Goss provided the orchestrations for the project prior to his passing earlier this year. Greater Vision paid a classy tribute to him on the album’s artwork, dedicating the recording to his memory. These arrangements on As We Speak are not the majestic and epic variety that is so well-associated with Goss, but the more understated and poignant type. One such example is “I Do Know,” a soothing song of heaven written by and featuring Griffin. The album’s closer and title song is its most moving, with a tender lyric expressing a desire for close fellowship with the Father. Much like “Seeking for Me” on the group’s last major recording, it is the sole feature for Gerald Wolfe. It is a tremendous, delicate vocal performance, one that I can see being a staple at the end of Greater Vision concerts this year.
As We Speak doesn’t contain any memorable, high-flying vocals, or any dramatic power ballads with eight key changes. But that’s not why we listen to Greater Vision, is it?. It does contain what Greater Vision recordings always contain: substantive and Biblical lyrics, and musical excellence. Hearing their music is a constant reminder that the main thing is the quality of the song, and what the song is telling us. You will enjoy what these songs have to say, as they speak to us.
Album Rating: 4.5 stars
1. Put Out the Fire (Rodney Griffin)
2. We Can’t Tell It All (Phil Cross)
3. Toes in the Water (Griffin)
4. He Does (Chris Allman)
5. In the Sandals of Daniel (Griffin)
6. Let the Blood of Calvary Speak for Me (Joel Hemphill/Candy Hemphill Christmas/Lari Goss)
7. Never Will I Ever Again (Regina Walden)
8. I Do Know (Griffin)
9. Saved by the Same Grace (Allman/Griffin)
10. As We Speak (Griffin)
Take a few moments and watch this video from Inspirations’ alumni, Troy Burns, and his precious family. What a message!
It’s been said here and elsewhere in the gospel music world over the last few years that the Old Paths were one of the best up-and-coming quartets in America. Let’s go ahead and remove one of the modifiers and call the Old Paths, simply, one of the best quartets in America. They’ve had four songs reach #1 on the Singing News chart since December 2012; no artist can claim more. They are reaping the rewards of consistency in their vocal lineup, working on three and a half years of Jeremy Peace at tenor, Tim Rackley at lead, Doug Roark at baritone, and Daniel Ashmore on bass. With their third major Crossroads release, Stay, the Old Paths are no longer out to show their worth among the top quartets in gospel music, but to continue providing the quality of music and songs that already put them on that tier.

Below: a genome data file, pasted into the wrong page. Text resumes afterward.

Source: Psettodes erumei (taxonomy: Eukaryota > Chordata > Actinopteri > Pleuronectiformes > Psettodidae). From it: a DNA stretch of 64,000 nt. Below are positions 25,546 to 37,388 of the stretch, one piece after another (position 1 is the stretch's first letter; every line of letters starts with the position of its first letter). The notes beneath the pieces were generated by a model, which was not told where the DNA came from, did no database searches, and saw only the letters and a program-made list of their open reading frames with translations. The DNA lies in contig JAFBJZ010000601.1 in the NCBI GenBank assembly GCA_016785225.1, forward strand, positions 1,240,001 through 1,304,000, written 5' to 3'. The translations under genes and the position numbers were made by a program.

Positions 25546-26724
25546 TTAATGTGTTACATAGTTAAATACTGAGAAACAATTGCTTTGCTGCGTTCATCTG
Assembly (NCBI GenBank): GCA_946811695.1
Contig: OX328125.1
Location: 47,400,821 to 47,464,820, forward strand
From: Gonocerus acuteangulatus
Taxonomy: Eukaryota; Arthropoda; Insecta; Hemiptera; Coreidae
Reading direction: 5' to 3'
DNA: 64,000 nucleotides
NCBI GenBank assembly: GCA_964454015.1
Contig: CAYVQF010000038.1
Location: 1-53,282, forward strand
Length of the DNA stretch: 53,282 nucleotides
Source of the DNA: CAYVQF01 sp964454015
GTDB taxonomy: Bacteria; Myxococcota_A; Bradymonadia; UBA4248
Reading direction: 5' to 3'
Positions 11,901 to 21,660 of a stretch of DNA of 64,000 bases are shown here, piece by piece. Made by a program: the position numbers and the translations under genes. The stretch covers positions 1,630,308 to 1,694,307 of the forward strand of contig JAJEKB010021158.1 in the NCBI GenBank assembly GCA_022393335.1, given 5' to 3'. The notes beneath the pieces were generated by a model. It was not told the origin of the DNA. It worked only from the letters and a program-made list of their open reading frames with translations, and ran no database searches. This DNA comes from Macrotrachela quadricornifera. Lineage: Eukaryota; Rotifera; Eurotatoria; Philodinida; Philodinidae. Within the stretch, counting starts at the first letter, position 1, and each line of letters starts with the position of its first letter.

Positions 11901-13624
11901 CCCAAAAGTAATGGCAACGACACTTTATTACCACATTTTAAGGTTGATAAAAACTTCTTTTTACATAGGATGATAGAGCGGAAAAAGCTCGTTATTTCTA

With the fantastic radio success the Old Paths have had, they are sure to draw the attention of gospel music’s top songwriters. And as songwriters go, there are none better right now than Dianne Wilkinson and Rebecca Peck. They wrote, individually and together, six of the ten songs featured on Stay. The three co-writes are three of the strongest songs on the recording. The opener, “Have You Ever,” is a bluesy number that sounds right out of the Kingdom Heirs playbook. It’s a sort of new sound for the Old Paths, but it works very well. “Washed in the Blood” busts out the fiddle for a fun country-style tune. Ashmore has one of the very best features of his young career on this song that declares the one true method of salvation. Finally, “How Great the Debt” is an outstanding big ballad feature for Rackley, out of the same stylistic mold as the hit, “Long Live the King”. After “racking” my brain, I can’t think of five lead singers in gospel music right now as good as Rackley, and he delivers again on this one.
The Old Paths are always strong on the hard-driving quartet songs, and this recording’s best example is Wilkinson’s “What Did They Call Him”. If you’ve heard “It’s Jesus,” which Wilkinson wrote and the Mark Trammell Trio recorded more than a decade ago, you’ll find this song’s pattern familiar, but still enjoyable. A Peck composition found at the end of the album, “Out of the Grave” brings a much different type of high energy, trumpeting the victory of Christ’s Resurrection. Jeremy Peace is one of southern gospel’s singular talents, and he delivers this song in a way only he can. Peace also shines brightly on “You Never Cease to Amaze Me,” a worship ballad from Peck’s pen.
Two names I’ve seen on lots of quality songs in the last couple of years are Rachel McCutcheon and Karen Gillespie, who co-wrote “Just Can’t Get Over,” Roark’s lone feature on Stay. With a memorable hook and an easy melody, it’s the kind of song that easily rings in the listener’s mind all day.